The Federal Board of Revenue (FBR) has launched a forensic investigation into data hacking with the help of specialists in order to find the Russian hacker and put in place the required measures to prevent such events in the future.
According to sources with knowledge of the events, it is exceedingly difficult to find the hacker, but we have begun an inquiry in this respect. The forensic audit or inquiry is also underway, with the Irish business and other specialists involved.
Simultaneously, the FBR has begun development on the disaster recovery system by relocating all FBR data to a new location for catastrophe management. The disaster recovery system would ensure that the FBR could run a parallel database system in the event that the FBR had to shut down primary machines in the future.
The FBR is looking for a Russian hacker as well as the purchaser of FBR system keys and passwords. However, officials have stated that it will be a difficult effort.
At the same time, the FBR is putting in place additional measures to prevent future cyber assaults on the FBR system. As a result, third-party forensic investigators were tasked with both implementing security procedures and tracking out the hacker.
The FBR created a “disaster recovery system” in 2008 to preserve a comprehensive backup database of importers/exporters in the event that Pakistan Customs Computerised Clearance System (PACCS) information was unintentionally lost. In the past, a suicide assault at an Islamabad hotel damaged the Evacuee Trust Building, where PRAL kept its taxpayer information. To safeguard data, importers/exporters’ data was kept in multiple places outside the PRAL office as a preventative measure.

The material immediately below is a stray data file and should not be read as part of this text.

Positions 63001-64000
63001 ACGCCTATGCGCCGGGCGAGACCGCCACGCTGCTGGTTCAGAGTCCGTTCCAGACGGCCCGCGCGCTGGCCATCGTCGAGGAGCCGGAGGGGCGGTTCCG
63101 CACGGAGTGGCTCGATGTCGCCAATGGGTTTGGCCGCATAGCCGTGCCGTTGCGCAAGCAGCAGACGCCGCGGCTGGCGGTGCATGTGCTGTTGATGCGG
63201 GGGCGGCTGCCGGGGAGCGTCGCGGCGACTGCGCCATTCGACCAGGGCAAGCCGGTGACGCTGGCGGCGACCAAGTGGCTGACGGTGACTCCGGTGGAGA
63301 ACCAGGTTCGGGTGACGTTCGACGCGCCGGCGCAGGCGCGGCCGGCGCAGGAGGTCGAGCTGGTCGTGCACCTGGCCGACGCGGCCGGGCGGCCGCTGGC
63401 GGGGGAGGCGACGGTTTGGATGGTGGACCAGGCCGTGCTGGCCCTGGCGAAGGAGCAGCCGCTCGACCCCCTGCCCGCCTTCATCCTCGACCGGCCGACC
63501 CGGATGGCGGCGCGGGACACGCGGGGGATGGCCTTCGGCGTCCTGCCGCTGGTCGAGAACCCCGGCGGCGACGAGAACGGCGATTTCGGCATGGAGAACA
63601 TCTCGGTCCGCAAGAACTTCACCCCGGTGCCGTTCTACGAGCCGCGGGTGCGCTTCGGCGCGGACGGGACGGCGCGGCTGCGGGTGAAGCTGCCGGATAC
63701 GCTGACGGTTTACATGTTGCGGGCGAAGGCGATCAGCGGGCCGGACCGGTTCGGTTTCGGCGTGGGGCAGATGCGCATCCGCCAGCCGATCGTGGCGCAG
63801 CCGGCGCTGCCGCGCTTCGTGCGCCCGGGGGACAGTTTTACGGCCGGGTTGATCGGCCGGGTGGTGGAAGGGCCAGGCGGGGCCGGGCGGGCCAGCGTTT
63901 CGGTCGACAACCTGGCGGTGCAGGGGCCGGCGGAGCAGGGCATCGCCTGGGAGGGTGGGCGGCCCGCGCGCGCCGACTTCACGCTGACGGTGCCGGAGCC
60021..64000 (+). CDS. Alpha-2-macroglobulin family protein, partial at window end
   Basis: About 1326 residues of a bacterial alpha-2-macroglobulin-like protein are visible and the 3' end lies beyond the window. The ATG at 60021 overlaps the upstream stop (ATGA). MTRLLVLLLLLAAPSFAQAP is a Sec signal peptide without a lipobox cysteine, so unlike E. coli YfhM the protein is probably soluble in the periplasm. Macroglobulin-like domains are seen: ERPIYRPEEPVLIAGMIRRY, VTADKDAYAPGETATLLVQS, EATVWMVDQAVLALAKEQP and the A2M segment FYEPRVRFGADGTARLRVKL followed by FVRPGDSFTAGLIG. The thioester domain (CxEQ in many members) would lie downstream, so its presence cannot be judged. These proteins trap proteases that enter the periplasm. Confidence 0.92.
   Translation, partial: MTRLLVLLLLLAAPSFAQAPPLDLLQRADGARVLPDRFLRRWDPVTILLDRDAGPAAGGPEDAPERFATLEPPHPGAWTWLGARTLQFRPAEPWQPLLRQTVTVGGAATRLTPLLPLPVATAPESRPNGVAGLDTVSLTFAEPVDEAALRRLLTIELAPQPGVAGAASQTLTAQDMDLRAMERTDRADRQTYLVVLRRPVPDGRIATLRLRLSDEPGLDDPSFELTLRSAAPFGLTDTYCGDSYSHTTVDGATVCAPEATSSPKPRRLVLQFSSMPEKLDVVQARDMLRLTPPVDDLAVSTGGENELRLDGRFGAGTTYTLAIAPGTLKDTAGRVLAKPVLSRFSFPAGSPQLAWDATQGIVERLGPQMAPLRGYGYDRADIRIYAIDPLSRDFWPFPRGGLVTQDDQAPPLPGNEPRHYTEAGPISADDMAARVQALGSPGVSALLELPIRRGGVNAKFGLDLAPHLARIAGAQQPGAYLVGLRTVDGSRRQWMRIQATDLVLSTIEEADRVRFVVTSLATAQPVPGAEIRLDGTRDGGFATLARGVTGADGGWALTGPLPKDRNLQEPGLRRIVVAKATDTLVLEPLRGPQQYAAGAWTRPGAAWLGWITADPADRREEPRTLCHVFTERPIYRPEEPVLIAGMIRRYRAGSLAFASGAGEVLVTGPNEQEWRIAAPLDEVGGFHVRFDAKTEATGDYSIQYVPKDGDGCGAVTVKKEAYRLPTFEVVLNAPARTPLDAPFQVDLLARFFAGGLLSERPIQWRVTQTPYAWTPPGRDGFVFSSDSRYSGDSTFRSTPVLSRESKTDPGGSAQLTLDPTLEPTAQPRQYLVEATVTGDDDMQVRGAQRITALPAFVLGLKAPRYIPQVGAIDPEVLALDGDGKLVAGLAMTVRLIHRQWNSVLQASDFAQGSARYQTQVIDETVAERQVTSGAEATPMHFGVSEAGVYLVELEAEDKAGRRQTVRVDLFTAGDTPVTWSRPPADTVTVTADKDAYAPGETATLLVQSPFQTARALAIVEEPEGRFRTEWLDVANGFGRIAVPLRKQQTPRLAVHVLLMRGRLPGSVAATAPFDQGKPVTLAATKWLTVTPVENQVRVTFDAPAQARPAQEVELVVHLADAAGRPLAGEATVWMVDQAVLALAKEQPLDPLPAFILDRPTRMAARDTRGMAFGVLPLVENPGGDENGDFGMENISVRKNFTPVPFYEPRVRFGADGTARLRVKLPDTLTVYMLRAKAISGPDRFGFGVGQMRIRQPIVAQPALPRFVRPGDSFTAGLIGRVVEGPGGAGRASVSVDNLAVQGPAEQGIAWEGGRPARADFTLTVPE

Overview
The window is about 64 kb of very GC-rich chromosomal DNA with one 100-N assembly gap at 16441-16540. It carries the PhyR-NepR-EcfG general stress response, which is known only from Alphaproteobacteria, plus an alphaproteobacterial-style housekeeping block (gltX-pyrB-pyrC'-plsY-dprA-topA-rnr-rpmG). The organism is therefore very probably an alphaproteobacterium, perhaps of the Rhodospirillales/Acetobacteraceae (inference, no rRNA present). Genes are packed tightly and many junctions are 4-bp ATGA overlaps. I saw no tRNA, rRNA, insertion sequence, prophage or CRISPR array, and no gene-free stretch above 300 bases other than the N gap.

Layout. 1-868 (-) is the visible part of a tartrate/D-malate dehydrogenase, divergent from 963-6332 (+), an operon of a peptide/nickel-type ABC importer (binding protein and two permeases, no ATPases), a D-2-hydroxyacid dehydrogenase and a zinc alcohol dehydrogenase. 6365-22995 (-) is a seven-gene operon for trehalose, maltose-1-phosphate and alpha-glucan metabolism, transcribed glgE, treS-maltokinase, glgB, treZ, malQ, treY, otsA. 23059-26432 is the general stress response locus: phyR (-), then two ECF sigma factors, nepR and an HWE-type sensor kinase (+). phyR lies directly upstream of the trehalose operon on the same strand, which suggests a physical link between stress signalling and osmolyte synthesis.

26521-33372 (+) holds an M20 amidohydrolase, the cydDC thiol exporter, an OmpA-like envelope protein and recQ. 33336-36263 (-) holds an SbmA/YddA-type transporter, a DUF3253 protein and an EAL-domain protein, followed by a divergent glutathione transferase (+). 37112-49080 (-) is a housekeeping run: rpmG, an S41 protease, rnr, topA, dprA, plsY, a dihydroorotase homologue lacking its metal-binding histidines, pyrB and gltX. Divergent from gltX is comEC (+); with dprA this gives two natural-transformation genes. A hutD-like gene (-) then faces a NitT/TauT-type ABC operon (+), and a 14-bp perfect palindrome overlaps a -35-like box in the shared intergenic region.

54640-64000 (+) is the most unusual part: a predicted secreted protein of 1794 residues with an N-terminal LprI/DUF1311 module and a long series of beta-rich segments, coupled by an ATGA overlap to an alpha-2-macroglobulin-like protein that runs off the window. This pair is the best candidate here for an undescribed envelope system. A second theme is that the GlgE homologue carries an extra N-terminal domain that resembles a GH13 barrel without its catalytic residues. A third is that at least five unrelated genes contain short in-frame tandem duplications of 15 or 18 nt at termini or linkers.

Dr. Muhammad Ashfaque, Chairman of the FBR, recently told the media that the cyber assault on the FBR’s database succeeded in interrupting the system but failed to get access to any data or transaction information. There was no proof that the FBR’s data had been compromised, but the attackers were successful in disrupting our system. “There was a breach of our system, and it appeared that the attackers did not wish to go beyond that,” he said, adding that there were 850 data machines in all, 400 of which were interrupted.
“The data was not lost at all,” he stated emphatically. When questioned if the data had been sold for $26,000, he stated that nothing of the like had occurred. He also stated that there were lengthy procedures involved in purchasing $80 million using World Bank funds and that it was anticipated that all necessary procedures for making a purchase would be finished shortly, tax officials noted.